How to throw the ultimate Game of Thrones finale party

Image credit: HBO

It's finally happening, and there's nothing we can do to stop it. Game of Thrones season 8 ends on Sunday, and across the realm people are looking for ways to cope. If the folks of Westeros have taught us anything, it's that it's best to look death in the face by throwing a huge party... just as long as it isn't a wedding. We've come up with a guide to making sure you have the best Game of Thrones finale party possible, even if Emilia Clarke still won't RSVP.

Decorating your castle

If our investment in top hats for ponies had paid off, we'd rent out an actual castle for our Game of Thrones finale party. As it is, we'll just have to settle for making a small Brooklyn apartment feel a little bit more Westorosi. First stop, sourcing an Iron Throne. Luckily HBO has this 6 foot tall number for just $40. 

Image credit: HBO

Image credit: HBO

Now, the carefully selected "ultimate beige" tones of my apartment just aren't going to cut it for Thrones inspired selfies, and my landlord probably won't take kindly to me daubing the walls in horse manure to make it feel more Dothraki, so I'll be cheating and investing in a fabric wall hanging from Amazon that has a real "Cersei staring out of the window (pre-dragon)" feel to it. Buy it here for $13.

You can't invite Game of Thrones superfans to a finale party and then expect them to drink out of your vintage collection of Garfield beakers. You need something befitting a queen, a knight, or god help you, Tormund Giantsbane. You could start off with something simple, like this collection of plastic party goblets from Amazon for $27.

For free folk you'll definitely want to invest in something that makes them more comfortable. Something a little more rustic, like this genuine ox-horn viking drinking vessel for $35 from Amazon. We don't recommend heading out into the fields and trying to make a DIY version. 

If you want a gentle ambiance that says "I've burned more peasants alive than you've had hot dinners," set the mood with a set of dragon egg candles straight from the folks at HBO for $27.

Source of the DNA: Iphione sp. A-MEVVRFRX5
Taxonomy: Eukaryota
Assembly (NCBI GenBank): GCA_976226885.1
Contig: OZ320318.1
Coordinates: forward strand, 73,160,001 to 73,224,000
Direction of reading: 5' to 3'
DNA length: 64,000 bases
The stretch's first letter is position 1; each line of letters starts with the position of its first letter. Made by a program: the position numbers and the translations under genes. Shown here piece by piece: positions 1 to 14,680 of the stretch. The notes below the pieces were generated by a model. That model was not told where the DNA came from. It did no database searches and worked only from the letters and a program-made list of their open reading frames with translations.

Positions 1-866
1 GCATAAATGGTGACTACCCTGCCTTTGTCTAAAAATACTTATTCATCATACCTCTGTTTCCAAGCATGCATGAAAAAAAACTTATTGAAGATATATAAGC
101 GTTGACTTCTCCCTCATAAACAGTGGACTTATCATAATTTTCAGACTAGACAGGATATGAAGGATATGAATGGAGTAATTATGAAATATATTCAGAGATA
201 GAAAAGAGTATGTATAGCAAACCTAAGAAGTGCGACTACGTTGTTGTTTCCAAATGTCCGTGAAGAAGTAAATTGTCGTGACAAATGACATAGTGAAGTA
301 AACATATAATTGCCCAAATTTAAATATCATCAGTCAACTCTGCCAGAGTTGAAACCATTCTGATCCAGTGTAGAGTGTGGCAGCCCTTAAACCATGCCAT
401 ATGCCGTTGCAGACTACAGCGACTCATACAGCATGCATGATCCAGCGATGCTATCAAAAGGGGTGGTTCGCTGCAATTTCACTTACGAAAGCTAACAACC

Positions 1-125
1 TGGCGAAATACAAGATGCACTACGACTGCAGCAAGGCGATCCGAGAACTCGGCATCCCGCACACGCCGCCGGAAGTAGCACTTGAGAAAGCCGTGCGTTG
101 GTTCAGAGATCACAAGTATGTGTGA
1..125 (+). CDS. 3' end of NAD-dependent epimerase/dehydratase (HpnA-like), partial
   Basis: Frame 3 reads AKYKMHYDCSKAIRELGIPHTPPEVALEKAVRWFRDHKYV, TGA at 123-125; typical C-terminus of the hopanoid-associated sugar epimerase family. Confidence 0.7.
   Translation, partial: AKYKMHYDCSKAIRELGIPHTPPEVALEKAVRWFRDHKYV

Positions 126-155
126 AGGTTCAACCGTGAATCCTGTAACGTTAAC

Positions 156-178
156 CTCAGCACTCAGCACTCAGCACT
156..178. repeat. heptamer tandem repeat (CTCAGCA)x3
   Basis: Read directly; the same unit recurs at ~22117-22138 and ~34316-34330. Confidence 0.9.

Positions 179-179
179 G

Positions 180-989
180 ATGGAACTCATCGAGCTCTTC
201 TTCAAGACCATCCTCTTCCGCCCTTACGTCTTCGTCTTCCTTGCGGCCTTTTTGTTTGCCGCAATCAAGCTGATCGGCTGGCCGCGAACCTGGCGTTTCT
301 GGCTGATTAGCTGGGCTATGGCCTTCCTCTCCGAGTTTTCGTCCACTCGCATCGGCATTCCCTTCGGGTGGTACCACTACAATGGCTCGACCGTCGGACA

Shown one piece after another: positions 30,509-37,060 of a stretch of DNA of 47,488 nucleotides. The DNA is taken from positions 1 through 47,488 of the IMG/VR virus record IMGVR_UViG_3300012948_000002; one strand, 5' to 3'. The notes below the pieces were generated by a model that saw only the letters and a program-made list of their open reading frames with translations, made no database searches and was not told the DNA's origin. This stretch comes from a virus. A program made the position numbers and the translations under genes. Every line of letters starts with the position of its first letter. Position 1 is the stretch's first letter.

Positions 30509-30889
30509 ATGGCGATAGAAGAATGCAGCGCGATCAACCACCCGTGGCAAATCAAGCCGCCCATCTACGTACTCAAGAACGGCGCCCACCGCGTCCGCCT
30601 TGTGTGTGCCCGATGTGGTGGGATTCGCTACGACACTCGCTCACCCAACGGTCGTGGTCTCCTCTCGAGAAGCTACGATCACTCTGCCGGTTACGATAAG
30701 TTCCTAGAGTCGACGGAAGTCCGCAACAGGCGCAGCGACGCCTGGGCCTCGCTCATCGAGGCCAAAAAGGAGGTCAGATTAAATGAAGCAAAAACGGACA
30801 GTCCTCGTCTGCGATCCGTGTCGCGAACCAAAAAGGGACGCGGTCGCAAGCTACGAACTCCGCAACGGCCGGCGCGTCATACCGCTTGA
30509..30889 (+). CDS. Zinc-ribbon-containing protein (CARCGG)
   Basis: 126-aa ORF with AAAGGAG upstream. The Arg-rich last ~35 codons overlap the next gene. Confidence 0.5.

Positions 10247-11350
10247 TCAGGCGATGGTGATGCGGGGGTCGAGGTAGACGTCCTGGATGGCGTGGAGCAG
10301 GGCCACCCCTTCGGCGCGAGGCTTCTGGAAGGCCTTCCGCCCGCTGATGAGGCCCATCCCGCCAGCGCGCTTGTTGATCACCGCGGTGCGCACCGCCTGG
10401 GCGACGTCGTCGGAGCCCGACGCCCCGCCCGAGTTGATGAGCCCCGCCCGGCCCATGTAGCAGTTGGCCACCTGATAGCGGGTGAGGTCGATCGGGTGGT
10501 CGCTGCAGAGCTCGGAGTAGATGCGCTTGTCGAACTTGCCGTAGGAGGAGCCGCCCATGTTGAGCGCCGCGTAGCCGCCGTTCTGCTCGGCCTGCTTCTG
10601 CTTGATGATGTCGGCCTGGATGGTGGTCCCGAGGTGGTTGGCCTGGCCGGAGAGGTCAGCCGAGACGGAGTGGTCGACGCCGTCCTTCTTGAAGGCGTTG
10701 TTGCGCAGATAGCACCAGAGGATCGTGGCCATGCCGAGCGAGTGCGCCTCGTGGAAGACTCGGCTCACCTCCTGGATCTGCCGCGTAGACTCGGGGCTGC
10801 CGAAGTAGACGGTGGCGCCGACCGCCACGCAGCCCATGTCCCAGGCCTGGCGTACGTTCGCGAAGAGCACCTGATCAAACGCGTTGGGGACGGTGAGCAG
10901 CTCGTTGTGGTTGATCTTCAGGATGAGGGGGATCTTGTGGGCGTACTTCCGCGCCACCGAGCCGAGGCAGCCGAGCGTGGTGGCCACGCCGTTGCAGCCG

Image credit: HBO

Image credit: HBO

Providing a feast for your subjects

As Tyrion Lannister will tell you, the most important part of any meal is the liquids. Despite what you might have been led to believe recently, there is no Starbucks in Winterfell, and frozen margaritas haven't yet reached King's Landing. You can still stick with the theme though, and order some official Game of Thrones wine at for $60. Will they taste like Ned Stark's armpits? We can only hope. 

When it comes to feeding your guests, you could try ordering roast boar from Seamless, or you could hire some of the village peasants to get into the kitchen and cook something from A Feast of Ice and Fire: The Official Game of Thrones Companion Cookbook, which you can find on Amazon for $24. Endorsed by Mr George R. R. Martin, it features recipes like Cream Swans, Tyroshi Honeyfingers and King's Landing Quails Drowned in Butter.

Sourcing a dragon

The final step is the most important. Despite numerous ads on Craigslist and leaving roasted goat carcasses on my roof deck, I have yet to catch my own Drogon. Instead, I have instead decided that my own pet, a grumpy French Bulldog called Batman, will have to fake it for the finale. I've purchased this Night Fury Dragon Costume for $17 from Amazon.  If you have a cat your options are limited - and honestly as a previous cat owner you're taking your life into your hands getting them into fancy dress - but you could go for some $5 wings and hope for the best. 

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Rachel Weber
Managing Editor, US

Rachel Weber is the US Managing Editor of GamesRadar+ and lives in Brooklyn, New York. She joined GamesRadar+ in 2017, revitalizing the news coverage and building new processes and strategies for the US team.